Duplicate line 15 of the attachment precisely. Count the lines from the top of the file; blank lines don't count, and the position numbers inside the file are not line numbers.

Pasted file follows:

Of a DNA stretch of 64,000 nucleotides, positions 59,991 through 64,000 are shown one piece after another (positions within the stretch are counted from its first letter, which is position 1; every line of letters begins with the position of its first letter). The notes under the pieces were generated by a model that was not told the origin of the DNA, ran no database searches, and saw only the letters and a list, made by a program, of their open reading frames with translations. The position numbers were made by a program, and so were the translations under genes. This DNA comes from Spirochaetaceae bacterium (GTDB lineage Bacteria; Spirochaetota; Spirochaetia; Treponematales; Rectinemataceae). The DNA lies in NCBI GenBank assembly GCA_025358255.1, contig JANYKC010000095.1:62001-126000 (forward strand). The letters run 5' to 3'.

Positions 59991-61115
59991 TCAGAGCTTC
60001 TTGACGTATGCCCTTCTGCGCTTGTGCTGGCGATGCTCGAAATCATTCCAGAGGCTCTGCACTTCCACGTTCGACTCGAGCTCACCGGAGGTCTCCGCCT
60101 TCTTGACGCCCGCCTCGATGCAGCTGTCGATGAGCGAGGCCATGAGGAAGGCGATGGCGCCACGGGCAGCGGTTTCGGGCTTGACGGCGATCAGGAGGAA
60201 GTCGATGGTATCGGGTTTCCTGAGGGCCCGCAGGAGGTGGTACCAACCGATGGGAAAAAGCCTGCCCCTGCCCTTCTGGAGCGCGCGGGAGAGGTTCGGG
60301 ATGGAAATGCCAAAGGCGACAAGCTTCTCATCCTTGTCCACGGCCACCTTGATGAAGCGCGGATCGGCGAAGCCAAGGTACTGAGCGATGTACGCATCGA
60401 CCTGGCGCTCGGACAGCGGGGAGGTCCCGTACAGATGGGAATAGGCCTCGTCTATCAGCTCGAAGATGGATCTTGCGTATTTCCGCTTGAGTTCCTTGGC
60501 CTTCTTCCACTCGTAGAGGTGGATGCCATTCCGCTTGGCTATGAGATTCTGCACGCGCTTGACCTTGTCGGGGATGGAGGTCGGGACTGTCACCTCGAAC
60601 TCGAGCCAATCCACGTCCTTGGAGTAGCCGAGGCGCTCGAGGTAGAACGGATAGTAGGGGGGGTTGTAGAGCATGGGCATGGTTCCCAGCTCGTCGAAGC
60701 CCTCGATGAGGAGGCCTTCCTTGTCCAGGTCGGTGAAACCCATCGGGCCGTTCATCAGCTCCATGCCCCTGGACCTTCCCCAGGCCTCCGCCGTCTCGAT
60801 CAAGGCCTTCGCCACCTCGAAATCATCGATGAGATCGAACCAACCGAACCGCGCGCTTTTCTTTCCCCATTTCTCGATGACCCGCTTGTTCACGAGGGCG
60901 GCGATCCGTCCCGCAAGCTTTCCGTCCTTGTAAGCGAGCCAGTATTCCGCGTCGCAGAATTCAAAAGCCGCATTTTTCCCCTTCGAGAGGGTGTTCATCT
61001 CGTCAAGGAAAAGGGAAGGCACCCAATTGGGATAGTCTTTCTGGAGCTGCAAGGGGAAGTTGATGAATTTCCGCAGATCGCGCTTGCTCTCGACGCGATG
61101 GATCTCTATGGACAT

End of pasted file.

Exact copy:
61101 GATCTCTATGGACAT